Finding the right puppy food can be quite tricky, but the timing and amount of food should also be right because one thing is clear: never just let your puppy eat as much as he wants! A puppy can already eat solid food after eight weeks, but this should only be done in small portions. That’s why four meals a day are important. In addition, the amount of food must be adjusted to the target weight according to the puppy’s growth curve.

At the same time, a puppy needs a lot of energy to grow and romp around. At the age of six months, a puppy can already eat larger portions and you can switch to three meals a day. After a year, the small and medium-sized dogs are usually fully grown and two meals a day are usually sufficient. For the largest breeds, on the other hand, it must be three meals. The small dogs would also get by with a meal.

If you got the puppy freshly home, then it is important not to give your own food immediately, because changing the food is not so easy for the dwarf and the digestive tract is additionally burdened, especially when it is exciting. So get some dog food from the breeder or animal shelter and only start to get the puppy used to the new food after a few days. You can do this by mixing both types of food and gradually adding more of your purchased puppy food.

What you Should Definitely Pay Attention to

First of all, it doesn’t matter whether you feed your puppy wet food or dry puppy food. Healthy nutrients such as vitamins, minerals and so on are important. However, dog food should not contain grain. The starch puts too much strain on your pet’s digestion. Depending on the size, age and weight of the little junior, you should feed them several times a day and stop the puppy food a little earlier for large breeds. In this way, you avoid your young dog growing too quickly and the risk of later joint problems. Get advice from experienced people and adjust the food precisely, regardless of whether you have a small breed or a large dog. Even small dogs should never be overweight, as their bones and joints can be subjected to less stress than large, sturdily built dogs.

How Long Do You Feed Your Puppy Food?

The larger the breed, the longer the dog will need to be fed puppy food as well, as puppy food supports growth. The rule of thumb is that for miniature breeds, small and medium-sized dogs, the puppy food should be given up to the 9th or 12th month. For large dogs such as a Labrador, it should be 12 to 15 months and for very large breeds puppy food can even be given up to 2 years. When you finally switch to a different food depends on the breed and the puppy and if you are unsure just ask your vet as this is always the safest option.

Puppy food is also often declared as “puppy” food. Puppy is English and simply means puppy. Puppy food is available in dry food and wet food versions. However, you should always know whether you are buying complete food or supplementary food because only complete food has all the nutrients you need. There is also young dog food and it is usually designated as “Junior” food. The packaging then states exactly from which age and for which dog breed this junior food is suitable because we cannot say which food is the best for your dog. Just like humans, dogs diet is extremely individual.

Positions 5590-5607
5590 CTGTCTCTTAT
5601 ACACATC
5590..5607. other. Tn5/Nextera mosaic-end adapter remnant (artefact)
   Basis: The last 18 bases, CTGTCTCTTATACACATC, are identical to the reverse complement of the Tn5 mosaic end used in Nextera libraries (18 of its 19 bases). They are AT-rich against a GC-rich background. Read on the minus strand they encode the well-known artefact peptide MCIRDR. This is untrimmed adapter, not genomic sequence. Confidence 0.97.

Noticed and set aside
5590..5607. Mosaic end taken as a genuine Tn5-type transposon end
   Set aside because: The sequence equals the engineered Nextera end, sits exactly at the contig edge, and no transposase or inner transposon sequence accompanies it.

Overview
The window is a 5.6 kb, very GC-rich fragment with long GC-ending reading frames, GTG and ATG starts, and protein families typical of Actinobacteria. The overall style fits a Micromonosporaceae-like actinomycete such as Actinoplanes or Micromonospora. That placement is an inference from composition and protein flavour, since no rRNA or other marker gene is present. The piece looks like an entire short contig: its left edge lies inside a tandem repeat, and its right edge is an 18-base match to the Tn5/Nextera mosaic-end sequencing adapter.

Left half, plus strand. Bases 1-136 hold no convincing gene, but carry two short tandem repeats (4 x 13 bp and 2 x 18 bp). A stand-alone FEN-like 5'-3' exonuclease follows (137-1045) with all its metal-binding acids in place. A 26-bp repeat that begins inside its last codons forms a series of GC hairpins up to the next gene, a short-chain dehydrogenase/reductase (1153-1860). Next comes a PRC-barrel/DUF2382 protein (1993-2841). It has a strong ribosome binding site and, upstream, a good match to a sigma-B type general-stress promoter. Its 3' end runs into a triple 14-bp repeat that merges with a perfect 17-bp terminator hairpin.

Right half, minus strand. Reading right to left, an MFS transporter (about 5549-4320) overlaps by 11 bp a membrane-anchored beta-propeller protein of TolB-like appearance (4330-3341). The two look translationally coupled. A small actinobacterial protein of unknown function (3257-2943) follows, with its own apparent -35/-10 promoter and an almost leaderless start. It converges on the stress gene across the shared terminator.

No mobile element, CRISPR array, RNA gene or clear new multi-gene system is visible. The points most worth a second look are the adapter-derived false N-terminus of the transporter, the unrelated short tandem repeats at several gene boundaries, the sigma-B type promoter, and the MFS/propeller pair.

Common Puppy Feeding Mistakes

The required amount of calcium and phosphorus is often not reached. But that can only happen if you don’t feed puppies food. If, on the other hand, you stick to the guidelines of first feeding puppy food, then young dog food and only feeding adult dogs after one to two years, nothing should actually go wrong. However, a deficiency or excess of these nutrients can have serious health consequences. Dietary supplements should not be given if you are feeding your dog a complete food. You can also get a puppy and young dog food recipes from your veterinarian. But be prepared for a lot of math, because the exact amounts of ingredients have to be adapted to every dog ​​and every age.

Often a puppy is not given the right amount of dog food. You should always be guided by the growth curve and the target weight of the little one and under no circumstances give it as much to eat as it wants. Treats shouldn’t be given just like that, either, as they can mess up nutrition and have a lot of unhealthy calories. Additionally, chews are calorie bombs, and while puppies should and should be happy to eat these chews, it’s important not to just lay down one dog bone at a time.

Tips for changing the puppy’s diet

It makes sense to get some food from the breeder or vet after buying the puppy or to buy the same kind. In any case, a puppy should not be fed directly with new food, because the digestive tract simply cannot handle it yet. It has proven useful to mix the feed after a while. In the beginning, you mix ¼ new food into the old one and gradually change the proportions so that after about seven days you feed ¾ new food and ¼ old food. This is generally a gentle transition for the puppy, but of course, you have to keep a close eye on the animal’s reaction because some are more sensitive than others.

Mary Allen

Written by Mary Allen

Hello, I'm Mary! I've cared for many pet species including dogs, cats, guinea pigs, fish, and bearded dragons. I also have ten pets of my own currently. I've written many topics in this space including how-tos, informational articles, care guides, breed guides, and more.